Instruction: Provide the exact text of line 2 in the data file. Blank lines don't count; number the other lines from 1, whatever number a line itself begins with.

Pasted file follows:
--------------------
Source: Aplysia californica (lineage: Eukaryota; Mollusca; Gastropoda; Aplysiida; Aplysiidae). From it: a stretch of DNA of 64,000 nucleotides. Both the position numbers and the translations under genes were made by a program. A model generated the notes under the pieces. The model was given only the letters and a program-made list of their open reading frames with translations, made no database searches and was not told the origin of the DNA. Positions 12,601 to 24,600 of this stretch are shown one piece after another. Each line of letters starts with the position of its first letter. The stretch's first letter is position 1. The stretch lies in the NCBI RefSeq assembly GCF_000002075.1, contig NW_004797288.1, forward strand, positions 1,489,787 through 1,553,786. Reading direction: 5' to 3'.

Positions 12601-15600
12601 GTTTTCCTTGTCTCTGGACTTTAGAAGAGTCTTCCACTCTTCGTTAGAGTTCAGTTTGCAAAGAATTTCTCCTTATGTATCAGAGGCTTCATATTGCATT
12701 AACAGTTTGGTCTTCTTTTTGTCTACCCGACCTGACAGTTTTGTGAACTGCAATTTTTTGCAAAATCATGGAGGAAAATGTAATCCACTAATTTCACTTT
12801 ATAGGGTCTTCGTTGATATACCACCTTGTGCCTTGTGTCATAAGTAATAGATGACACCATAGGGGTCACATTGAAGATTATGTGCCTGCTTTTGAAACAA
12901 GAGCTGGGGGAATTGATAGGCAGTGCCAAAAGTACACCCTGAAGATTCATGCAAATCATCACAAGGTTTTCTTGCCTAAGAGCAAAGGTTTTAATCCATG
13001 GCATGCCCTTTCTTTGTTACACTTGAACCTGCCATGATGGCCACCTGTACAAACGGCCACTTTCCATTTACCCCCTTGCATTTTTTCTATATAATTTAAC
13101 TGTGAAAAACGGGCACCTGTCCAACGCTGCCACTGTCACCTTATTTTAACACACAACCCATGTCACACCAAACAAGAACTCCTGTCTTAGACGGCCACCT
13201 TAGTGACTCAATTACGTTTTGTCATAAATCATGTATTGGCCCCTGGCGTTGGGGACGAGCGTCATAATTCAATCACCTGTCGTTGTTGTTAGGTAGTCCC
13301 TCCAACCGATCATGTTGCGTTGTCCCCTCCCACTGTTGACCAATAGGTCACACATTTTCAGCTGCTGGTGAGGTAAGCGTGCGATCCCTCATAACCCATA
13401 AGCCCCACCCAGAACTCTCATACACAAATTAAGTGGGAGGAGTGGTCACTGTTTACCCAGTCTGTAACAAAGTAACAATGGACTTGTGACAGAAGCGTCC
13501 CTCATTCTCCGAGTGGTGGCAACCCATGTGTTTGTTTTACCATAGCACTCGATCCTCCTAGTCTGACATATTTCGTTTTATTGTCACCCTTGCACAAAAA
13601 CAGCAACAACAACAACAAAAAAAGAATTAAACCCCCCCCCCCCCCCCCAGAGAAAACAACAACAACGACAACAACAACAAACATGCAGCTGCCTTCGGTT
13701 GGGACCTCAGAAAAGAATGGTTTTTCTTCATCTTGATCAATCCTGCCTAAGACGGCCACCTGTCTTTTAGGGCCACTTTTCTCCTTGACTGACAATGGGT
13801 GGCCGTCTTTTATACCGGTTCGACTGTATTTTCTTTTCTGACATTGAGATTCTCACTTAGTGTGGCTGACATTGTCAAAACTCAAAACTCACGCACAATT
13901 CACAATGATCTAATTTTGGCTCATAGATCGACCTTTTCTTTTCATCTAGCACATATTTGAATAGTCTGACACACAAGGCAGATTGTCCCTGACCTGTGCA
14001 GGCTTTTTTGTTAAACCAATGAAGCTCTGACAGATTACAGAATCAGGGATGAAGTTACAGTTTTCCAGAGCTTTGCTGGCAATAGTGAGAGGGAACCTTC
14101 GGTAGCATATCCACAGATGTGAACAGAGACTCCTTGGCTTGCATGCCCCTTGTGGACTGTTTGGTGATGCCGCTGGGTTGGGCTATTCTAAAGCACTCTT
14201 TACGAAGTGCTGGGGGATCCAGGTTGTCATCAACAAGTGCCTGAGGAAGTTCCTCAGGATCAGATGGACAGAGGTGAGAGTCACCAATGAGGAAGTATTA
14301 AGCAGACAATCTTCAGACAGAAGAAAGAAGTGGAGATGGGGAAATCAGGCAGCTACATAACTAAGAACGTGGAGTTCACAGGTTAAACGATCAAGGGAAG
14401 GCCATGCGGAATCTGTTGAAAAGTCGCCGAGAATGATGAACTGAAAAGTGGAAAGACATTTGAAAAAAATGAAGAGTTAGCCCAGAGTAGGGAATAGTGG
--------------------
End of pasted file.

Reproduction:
Positions 12601-15600